I recently spent some evening hours at City Market. Living downtown, there are many choices for where to spend an evening—City Market is usually not in anyone’s Top Ten.
But up on the mezzanine level, you will now find a bar, the Tomlinson Tap Room, named after Tomlinson Hall (built in 1885, destroyed by fire in the 1950s). One can still visit what remains, The Catacombs, an architectural gem beneath the market’s west plaza. The Tomlinson Tap Room offers 16 Indiana craft beers, as well as wine and food from vendors in the market. I’m happy to say there was quite a crowd.
This enterprise has been created as a profit center, a joint venture between the market and the Brewers of Indiana Guild, intended to decrease some of the taxpayer liability of the government-owned structure.
There is a sense that the bar belongs there. For one thing, the bar itself is an authentic piece, carefully restored, that dates to the 1920s. The tops of the tables and other materials used in the décor likewise have a history.
Sitting in this bar feels right because, not only does it integrate well with the history of the place that it inhabits, there is also a rich story attached to it. Neglecting this aspect is, to a great degree, what has caused the City Market to lose its appeal, to struggle with its identity and modern relevance.
I don’t know why the renovation that was announced last summer has been delayed. But in viewing the past renovation, which is an abomination of what a City Market should feel like, look like and how it should serve the community, instills in me the fear that we still may not get it.
The original City Market building was and is a beautiful structure. In its day, it was the place to go to fill the pantry and nurture spirits. I remember going with my Italian grandmother to buy olive oil and pasta. The market was a place of magic, of diversity, of satisfying smells and a feast for the eyes. Every stand was unique, yet it all blended together in such a way that we still talk about how great it was.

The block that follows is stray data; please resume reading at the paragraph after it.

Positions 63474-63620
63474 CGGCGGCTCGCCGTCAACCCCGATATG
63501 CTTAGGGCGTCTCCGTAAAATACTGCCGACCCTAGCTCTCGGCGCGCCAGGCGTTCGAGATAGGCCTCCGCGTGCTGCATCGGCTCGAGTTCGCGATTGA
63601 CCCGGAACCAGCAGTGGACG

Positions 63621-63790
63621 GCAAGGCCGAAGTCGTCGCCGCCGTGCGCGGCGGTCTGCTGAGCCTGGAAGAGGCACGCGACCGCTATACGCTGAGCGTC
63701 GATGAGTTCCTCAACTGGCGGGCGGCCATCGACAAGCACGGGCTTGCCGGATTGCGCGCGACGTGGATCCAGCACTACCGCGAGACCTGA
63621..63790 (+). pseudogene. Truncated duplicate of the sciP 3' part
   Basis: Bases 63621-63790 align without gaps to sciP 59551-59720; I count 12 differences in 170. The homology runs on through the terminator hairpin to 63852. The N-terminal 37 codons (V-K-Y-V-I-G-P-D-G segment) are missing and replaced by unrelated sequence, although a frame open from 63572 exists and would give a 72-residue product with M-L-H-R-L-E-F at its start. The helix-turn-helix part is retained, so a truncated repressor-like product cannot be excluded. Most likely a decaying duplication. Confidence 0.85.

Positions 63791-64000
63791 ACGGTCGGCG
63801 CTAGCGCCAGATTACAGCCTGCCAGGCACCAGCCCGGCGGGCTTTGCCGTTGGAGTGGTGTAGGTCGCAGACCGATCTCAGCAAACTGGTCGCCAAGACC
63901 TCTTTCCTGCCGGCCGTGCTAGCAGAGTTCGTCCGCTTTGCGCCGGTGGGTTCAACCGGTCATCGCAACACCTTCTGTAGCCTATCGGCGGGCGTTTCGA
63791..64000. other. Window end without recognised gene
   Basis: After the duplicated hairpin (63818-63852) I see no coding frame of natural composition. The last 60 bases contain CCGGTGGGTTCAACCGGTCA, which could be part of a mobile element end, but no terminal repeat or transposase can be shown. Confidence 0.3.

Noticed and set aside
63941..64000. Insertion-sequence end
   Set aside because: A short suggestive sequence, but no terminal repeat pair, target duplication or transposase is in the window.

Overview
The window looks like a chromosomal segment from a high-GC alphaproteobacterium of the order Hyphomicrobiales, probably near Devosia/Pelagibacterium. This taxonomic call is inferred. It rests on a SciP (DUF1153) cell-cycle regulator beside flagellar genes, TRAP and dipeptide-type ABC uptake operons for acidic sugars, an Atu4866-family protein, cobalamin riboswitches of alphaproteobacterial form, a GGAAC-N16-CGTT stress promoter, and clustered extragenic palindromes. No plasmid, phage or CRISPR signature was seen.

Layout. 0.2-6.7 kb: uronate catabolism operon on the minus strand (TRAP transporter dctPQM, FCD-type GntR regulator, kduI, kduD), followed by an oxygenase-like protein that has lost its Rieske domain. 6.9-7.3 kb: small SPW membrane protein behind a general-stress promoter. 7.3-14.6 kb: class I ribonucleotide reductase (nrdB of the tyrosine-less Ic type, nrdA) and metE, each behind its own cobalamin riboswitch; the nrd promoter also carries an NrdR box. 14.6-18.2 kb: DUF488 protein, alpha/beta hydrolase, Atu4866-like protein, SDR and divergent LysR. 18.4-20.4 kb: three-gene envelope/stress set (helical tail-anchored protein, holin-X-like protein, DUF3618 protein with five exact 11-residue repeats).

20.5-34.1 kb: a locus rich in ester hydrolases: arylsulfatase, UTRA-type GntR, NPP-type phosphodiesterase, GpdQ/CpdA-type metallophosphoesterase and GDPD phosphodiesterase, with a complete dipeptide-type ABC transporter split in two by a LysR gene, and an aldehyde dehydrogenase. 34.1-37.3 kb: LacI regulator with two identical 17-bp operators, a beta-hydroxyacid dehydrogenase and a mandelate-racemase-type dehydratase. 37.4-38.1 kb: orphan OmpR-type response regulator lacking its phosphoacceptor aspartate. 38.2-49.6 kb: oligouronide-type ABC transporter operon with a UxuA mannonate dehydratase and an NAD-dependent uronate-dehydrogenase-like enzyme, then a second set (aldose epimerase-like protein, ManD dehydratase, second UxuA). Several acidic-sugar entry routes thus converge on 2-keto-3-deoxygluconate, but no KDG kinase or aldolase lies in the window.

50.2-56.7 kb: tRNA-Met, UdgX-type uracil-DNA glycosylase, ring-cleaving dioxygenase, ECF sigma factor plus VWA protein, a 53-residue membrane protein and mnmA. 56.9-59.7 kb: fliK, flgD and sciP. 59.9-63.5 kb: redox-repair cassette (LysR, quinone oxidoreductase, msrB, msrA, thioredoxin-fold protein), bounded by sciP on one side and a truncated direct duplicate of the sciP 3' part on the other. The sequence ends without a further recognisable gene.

It hasn’t been great for a long time. And that is a tragedy, because it could be again. The emotions that are stirred when one is in a great space are timeless. How much time has been spent, I wonder, over how to create a sense of connection with people compared with product offering and a space plan? Is anyone thinking about how we incorporate story, memory and experience?
City Market’s main building is a grand and voluminous space. Part of the experience should include a first impression that inspires. Today, the space is cut horizontally in half by an unsightly electrical grid, courtesy of the last renovation. It’s as frustrating as looking into a low-hanging mirror that cuts your head off. The old photos of the market remind me of the Registry Hall at Ellis Island. When I enter that space, I am able to imagine what happened there, imagine the experiences of those who sat there 100 years ago. This is what I want for City Market. I want City Market to feed both our stomachs and our souls.
City Market deserves to be a part of the legacy we pass on to the next generation. Unfortunately, it hardly appears on the radar for the current generation because we have failed to keep its meaning alive. We have lost the stories. We have let its potential and relevance be overshadowed by political agendas and ego.
It looks like we might have one last opportunity to get it right, to reclaim what has been lost, to create something authentic. I hope it won’t turn out to be, once again, a costly endeavor that does not satisfy or succeed.
Experiencing the scene at the bar gives me hope, and seeing the new vendors coming in gives me hope. But please, can we take down that grid?•
Faenzi is a consultant, public speaker and author of “The Stonecutter’s Aria.” She can be reached at firstname.lastname@example.org.